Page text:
9. What design are you building? Seems like a lot of hp for 22' but don't know what boat it is your talking about. The weight of the motor may decide the issue for you. Hanging say a 200hp motor on a bracket aft of the transom might tend to help balance out the boat compensating for the weight. If the boat and or transom is beafy enough to handle the weight then it might be a bit cleaner that way. If so, then a dry well would be a good choice. Are you considering any type of kicker and where is that going to mount if so? Gary
  10. It always seems like an accident like this should not have happened but the fact is that it does and it does not mean that anyone was being complacent at the controls nor does it mean that anyone was at fault. Sure, the lawyers will make the case that someone or another failed to see the traffic. From a couple thousand feet your looking at hundreds of square miles of various colors which make for camoflage for other aircraft. Your job as a pilot along with watching the engine gauges, headings and flight instruments is to keep an ever vigilant eye out for another 20' airplane in that expanse. Cessnas all travel at over 100 mph. It all happens too quick and with the given number of people who fly in Alaska its just going to happen. Sad when it does but thats the way it is. I've lost several friends to mid air collisions and carried one friend to her grave, thats hard but I wouldn't want to take the freedom of flight from them and I'm quite sure non of them would want to give it up. It is very sad for the families and friends left. Good Luck to all. Gary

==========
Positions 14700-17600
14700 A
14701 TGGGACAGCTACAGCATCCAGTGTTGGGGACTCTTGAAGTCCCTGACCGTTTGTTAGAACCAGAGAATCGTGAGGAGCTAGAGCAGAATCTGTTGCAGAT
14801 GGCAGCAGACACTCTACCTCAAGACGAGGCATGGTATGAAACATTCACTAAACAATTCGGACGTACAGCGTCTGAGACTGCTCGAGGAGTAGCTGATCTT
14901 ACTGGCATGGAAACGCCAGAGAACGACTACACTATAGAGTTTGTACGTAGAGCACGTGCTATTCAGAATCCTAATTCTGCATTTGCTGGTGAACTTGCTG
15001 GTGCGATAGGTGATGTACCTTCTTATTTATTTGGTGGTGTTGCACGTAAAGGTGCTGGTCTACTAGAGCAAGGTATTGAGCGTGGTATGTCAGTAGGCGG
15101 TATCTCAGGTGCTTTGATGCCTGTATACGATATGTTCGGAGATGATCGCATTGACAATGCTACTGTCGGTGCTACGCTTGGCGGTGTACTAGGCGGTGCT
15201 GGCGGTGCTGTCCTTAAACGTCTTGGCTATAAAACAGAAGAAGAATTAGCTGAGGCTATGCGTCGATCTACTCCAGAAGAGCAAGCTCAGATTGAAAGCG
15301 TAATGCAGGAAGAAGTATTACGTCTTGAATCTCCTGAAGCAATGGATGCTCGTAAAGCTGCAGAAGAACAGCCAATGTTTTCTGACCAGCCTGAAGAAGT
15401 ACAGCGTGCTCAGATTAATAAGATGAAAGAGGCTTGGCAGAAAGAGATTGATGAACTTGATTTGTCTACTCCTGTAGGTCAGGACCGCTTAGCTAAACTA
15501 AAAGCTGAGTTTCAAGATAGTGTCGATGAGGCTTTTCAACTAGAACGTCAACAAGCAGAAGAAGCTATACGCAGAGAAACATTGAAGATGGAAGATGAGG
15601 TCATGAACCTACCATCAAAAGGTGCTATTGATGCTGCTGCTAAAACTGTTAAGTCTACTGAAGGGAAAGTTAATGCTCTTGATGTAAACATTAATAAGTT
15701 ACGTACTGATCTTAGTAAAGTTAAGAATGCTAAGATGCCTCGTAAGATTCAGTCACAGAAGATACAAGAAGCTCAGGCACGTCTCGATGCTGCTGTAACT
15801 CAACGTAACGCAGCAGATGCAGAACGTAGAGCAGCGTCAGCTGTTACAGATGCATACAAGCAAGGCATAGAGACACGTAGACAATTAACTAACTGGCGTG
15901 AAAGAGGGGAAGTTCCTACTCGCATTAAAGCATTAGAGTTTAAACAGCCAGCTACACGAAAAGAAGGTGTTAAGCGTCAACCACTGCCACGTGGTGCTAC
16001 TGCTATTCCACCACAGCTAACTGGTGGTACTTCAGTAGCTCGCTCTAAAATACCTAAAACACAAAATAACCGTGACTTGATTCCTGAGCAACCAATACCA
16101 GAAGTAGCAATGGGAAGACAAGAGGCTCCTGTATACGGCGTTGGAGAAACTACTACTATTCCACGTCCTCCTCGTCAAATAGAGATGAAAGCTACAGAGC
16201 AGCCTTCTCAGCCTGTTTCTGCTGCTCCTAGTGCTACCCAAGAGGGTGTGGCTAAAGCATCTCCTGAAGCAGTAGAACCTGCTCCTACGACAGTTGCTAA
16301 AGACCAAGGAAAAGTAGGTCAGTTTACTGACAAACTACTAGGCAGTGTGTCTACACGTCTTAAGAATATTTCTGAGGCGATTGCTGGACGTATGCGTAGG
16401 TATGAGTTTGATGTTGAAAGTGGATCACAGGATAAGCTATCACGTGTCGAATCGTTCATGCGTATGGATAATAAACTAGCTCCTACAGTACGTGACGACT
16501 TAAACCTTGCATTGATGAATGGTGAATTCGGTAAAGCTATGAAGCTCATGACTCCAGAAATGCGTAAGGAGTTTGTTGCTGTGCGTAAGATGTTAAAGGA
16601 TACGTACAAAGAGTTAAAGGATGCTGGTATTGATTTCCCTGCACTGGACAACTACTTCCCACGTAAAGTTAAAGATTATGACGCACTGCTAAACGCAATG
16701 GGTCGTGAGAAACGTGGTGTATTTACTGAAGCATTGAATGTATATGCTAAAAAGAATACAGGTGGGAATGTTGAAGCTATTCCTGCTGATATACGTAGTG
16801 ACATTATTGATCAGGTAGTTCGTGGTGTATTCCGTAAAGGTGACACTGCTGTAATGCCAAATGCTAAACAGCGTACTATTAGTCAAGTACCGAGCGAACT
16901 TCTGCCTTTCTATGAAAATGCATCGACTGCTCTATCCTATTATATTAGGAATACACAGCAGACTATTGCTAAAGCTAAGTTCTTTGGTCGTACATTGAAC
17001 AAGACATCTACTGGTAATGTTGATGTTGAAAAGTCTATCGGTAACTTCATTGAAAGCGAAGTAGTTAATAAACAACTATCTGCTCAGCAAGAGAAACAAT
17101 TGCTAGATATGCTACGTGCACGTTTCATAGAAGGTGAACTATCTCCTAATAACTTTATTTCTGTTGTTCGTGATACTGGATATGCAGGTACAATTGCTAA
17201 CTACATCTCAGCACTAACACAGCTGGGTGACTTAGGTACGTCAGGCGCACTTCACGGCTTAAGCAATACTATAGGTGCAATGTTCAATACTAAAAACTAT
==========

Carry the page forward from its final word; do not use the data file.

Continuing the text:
11. Mike, I think I'll be missing the show this year as well... Don't like that but thats the way its looking. Yes, I know many of the Tolman builders and I know Renn well. I am a Tolman builder and have sold two of them and am starting on a 24' Jumbo now to sell. Well I've sortta started but won't really get at it hard till fall. Mark, thanks a lot for the invite, we might just make it out there. We'll keep in touch on that. Gary
  12. Mike, thanks for the offer, sounds good but I'm not sure we can make it this year. We normally make the Homer Wooden Boat show and we belong to that group down there but looks like we might not even make that this year. Would like to see your boat/boats sometime. We do get down to Anchorage and Home quite often. Thanks for the welcome Gary
  13. Mike, the accident happened in the Palmer area which is about 60 miles out of Anchorage or so. There will be an investigation of course but as Mark says there are a very large number of small aircraft flying in this state and it is just bound to happen once in a while.. Very sad. You won't here about all the successful flights. Gary
  14. Greg, Do you know what Mesquite it is you have? Black Mesquite is good for mallets etc. and does turn well. I think most any of the Mesqutes will work well for the parts your talking about as well as quarter knees etc. There is a company in Texas that speciallizes in Desert style furniture and I believe he uses quite a bit of it as well as live oak. If you find any black mesquite of any size , well, I'd sure like to get a hold of some for mallet work. Gary